Given the seriousness of the COVID-19 epidemic and evidence that low-income seniors of color are in greater danger due to systems of racism, we are actively engaging with policymakers at every level to ensure their responses are prioritizing those at greatest risk of illness and death.
Here’s what we’re watching in Washington:
CDC Issues Moratorium on Evictions
The Centers for Disease Control (CDC) has issued a nationwide temporary halt on residential evictions for nonpayment of rent. The moratorium takes effect on September 4, and is scheduled to end on December 31, 2020. Under the moratorium, tenants earning up to $99,000 ($198,000 for joint filers) cannot be evicted for not paying their rent if they can demonstrate certain hardships. Tenants can use this tool to determine if they qualify for the moratorium, which also generates a customized letter that tenants can download or email to their landlords.
While the eviction moratorium is much broader than the previous moratorium under the CARES Act, it does not forgive any of the back rent, which will become due when the eviction moratorium ends, or provide additional support to housing providers. It is now up to Congress to enact a rent relief bill that will help millions of tenants who are struggling to pay their back rent and remain housed.
Bill Introduced to Create a National Center for Anti-Racism
On Thursday, Senator Elizabeth Warren (D-MA) and Representatives Ayanna Pressley (D-MA) and Barbara Lee (D-CA) introduced the Anti-Racism in Public Health Act of 2020. The bill would help expand research and investment into the public health impacts of structural racism and require the federal government to begin actively developing anti-racist health policy. The bill would create a National Center for Anti-Racism at the Centers for Disease Control and Prevention and a Law Enforcement Violence Prevention Program.
A Second Judge Temporarily Blocks Parts of Trump Administration’s Changes to ACA Anti-Discrimination Rule
This week, the United States District Court for the District of Columbia granted a partial preliminary injunction blocking certain changes to the ACA Anti-Discrimination Rule, Section 1557. Specifically, the court blocked the Trump administration’s elimination of “sex stereotyping” from the definition of “discrimination on the basis of sex” and the incorporation of certain religious exemptions. In the 100 plus page opinion, the court, however, denied plaintiffs’ preliminary injunction with respect to other key parts of the rule, including the elimination of the prohibition on categorical coverage exclusions and the elimination of notice and taglines for individuals with Limited English Proficiency (LEP). The preliminary injunction is the second issued that blocks parts of the final rule. Earlier last month, a federal district court in the Eastern District of New York stayed the final rule’s repeal of the definition of discrimination on the basis of sex.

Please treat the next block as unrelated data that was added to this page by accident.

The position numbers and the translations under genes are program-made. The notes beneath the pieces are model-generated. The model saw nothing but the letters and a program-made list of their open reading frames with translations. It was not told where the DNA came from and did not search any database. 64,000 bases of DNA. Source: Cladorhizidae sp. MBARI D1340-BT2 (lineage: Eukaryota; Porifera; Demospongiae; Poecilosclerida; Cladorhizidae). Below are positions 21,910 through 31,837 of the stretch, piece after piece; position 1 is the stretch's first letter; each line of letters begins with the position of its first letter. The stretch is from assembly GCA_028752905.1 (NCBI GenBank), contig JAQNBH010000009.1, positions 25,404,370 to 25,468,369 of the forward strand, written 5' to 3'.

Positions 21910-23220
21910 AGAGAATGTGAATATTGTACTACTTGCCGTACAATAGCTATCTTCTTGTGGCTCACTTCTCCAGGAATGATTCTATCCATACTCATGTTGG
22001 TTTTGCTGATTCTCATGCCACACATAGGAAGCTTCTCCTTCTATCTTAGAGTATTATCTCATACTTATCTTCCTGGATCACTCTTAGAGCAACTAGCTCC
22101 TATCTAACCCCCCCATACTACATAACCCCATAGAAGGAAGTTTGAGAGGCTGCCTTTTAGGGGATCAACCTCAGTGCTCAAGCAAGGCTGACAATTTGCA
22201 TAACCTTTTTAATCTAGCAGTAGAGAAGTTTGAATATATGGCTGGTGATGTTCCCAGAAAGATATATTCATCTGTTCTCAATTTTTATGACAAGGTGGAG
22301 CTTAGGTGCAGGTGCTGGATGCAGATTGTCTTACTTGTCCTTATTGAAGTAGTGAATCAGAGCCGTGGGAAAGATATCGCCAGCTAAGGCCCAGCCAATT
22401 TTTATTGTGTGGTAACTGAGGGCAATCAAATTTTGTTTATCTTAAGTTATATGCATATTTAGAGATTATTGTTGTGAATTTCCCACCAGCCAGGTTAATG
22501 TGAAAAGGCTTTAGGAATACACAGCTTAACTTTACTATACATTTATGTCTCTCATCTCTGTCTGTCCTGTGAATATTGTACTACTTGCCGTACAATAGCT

Florida Wants to Continue Cutting Retroactive Medicaid Coverage for Older Adults & People with Disabilities
Florida is once again trying to extend its Medicaid waiver that eliminates the federal protection that provides up to three months of retroactive Medicaid coverage for new applicants. The Florida Agency for Health Care Administration (AHCA) is seeking a two-year extension of its 1115 Managed Medical Assistance (MMA) Waiver, which would extend the waiver approval period through June 30, 2024. This extension request includes the waiver of retroactive Medicaid eligibility. Without this protection, Medicaid coverage for seniors, people with disabilities, and non-pregnant adults in Florida cannot start any earlier than the first day of the month of application.